73% of millennials influence or make buying decisions on behalf of a business.

Turn this insight into action

The generation’s strong sense of individuality can be cultivated to appeal to both millennial employees and buyers through customization. Some of the smartest B2C companies have already figured out how to offer customization as a product – think My M&M’S®, Spotify and Build-A-BearTM.

Consider how you might promote individuality and customization in the workplace by offering flexible hours, customizable jobs and career paths, rotational programs, or the ability to determine your own job title, as examples. Likewise, look for opportunities to customize your products, marketing and sales messages to speak directly to the 73% of millennials who are influencing or making buying decisions on behalf of a business.6

Valuing Authentic, Personal Relationships

Don’t mistake millennials’ desires for digital interaction to mean they don’t value personal relationships. Mentorship and feeling personally connected to their work is extremely important to millennials. In fact, a 2016 Gallup report finds that the best way to keep millennials engaged and performing at their best is to ensure managers meet with them frequently to provide consistent communication and feedback.7 Further, Gallup reports that 87% of millennials say professional development is important in a job,7 and a PwC study found that millennials prefer training and development to cash bonuses.3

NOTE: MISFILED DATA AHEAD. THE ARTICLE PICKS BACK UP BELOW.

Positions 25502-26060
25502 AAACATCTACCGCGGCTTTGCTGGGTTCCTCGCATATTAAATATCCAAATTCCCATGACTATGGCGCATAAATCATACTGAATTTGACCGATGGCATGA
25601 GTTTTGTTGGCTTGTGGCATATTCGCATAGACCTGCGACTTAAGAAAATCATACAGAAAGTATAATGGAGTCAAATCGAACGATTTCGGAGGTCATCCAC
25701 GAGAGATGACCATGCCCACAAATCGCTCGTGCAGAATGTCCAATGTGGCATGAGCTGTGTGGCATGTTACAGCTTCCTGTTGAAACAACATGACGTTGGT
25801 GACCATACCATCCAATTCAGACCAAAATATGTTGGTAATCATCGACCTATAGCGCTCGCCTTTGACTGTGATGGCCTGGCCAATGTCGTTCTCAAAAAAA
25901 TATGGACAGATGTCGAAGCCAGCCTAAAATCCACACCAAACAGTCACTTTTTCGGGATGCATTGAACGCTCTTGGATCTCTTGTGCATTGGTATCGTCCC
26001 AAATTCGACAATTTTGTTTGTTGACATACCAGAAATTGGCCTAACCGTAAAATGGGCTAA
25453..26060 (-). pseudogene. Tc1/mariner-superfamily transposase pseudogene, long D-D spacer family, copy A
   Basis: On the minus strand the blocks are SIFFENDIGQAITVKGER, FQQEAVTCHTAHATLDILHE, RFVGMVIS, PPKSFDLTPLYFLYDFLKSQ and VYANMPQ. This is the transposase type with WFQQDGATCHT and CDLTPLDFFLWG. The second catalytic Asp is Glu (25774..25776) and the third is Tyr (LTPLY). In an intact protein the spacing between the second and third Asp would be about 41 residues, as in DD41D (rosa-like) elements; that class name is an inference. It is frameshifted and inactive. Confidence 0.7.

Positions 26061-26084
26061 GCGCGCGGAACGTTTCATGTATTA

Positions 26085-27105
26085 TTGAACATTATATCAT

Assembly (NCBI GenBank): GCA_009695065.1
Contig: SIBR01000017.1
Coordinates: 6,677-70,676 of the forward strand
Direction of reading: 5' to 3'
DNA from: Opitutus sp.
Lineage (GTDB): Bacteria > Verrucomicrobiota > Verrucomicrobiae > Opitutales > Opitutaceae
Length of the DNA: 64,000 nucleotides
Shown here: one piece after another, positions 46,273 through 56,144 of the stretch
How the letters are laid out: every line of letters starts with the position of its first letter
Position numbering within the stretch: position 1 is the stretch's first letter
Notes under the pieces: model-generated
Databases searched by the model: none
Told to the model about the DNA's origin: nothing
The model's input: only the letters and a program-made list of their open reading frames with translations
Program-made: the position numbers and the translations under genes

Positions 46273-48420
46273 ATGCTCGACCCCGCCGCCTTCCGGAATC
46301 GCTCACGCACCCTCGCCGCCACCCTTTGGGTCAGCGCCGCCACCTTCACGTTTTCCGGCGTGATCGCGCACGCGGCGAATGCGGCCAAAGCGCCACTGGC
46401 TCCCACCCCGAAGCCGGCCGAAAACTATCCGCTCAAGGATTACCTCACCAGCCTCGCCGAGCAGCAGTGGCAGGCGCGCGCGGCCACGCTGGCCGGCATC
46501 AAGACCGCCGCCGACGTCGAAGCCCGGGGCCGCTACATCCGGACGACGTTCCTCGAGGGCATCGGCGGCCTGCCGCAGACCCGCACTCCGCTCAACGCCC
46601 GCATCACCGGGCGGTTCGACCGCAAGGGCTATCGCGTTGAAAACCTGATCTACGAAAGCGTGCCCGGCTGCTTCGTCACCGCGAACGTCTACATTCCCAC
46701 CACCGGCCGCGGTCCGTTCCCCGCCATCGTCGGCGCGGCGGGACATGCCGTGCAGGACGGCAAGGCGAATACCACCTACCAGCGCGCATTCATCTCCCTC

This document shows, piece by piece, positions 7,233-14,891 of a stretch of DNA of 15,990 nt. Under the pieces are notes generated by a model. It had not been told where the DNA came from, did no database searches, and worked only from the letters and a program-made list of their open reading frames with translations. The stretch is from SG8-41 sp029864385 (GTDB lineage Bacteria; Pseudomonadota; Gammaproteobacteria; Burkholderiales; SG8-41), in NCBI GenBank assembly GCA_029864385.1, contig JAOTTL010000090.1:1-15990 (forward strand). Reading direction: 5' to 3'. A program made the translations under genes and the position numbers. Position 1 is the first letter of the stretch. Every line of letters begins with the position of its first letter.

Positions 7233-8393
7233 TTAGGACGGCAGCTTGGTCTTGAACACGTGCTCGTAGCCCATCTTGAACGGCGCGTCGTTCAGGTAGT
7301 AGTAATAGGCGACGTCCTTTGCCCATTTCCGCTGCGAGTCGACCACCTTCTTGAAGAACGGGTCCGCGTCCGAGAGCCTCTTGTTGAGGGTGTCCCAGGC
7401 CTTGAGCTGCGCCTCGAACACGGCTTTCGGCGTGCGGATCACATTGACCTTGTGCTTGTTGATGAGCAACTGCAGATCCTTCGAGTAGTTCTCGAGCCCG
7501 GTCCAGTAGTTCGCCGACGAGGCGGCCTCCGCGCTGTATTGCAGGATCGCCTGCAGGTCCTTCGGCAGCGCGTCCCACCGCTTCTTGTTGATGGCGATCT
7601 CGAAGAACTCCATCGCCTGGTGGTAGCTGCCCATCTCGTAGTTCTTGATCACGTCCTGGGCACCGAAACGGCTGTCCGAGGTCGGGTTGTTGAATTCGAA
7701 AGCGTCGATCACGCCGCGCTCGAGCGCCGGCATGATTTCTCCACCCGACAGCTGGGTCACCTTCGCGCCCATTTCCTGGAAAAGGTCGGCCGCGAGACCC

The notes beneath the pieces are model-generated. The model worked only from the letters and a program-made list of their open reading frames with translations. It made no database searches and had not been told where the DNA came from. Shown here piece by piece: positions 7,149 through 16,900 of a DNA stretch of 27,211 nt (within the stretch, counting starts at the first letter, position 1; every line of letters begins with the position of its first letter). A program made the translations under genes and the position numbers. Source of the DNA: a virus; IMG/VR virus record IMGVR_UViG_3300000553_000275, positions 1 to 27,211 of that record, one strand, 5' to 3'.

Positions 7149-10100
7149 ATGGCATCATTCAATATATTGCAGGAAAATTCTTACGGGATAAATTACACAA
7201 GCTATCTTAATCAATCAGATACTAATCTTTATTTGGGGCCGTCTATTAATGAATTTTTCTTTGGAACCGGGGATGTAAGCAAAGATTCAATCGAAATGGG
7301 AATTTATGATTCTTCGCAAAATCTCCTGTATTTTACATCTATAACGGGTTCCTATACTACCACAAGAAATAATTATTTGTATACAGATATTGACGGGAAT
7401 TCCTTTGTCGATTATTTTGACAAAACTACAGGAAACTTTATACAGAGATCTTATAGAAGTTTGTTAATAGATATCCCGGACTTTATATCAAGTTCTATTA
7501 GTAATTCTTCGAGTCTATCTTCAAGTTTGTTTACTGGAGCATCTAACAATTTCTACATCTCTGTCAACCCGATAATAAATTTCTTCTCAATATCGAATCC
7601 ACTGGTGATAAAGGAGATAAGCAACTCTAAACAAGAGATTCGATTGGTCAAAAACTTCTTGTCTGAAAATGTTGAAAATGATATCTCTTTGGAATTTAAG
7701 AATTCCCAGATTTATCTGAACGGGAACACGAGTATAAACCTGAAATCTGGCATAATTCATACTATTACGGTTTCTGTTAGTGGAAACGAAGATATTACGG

This demand for personal interaction with employers extends to millennials’ expectations of vendors and brands, as well. Millennials also “value authenticity – they want to feel like they have a personal and direct interaction with that brand."6

87% of millennials say professional development is important in a job.

Turn this insight into action

As an employer and recruiter, you should consider all of the unique characteristics of millennials as you design your people management, performance feedback and recognition programs. Develop management programs that teach people managers how to be transparent, stay connected, and become guides, coaches and trainers. Design your performance feedback program to digitally deliver frequent, in-the-moment feedback. And don’t forget to reward good work in a customized, meaningful way.

As buyers, millennials “prefer to observe what it’s like to interact with products or services providing multifaceted sensory content."6 Consider how you can design your marketing and sales efforts to provide anecdotal evidence and educate buyers. The format of your messaging is also important, with millennials preferring video content that they can watch on demand.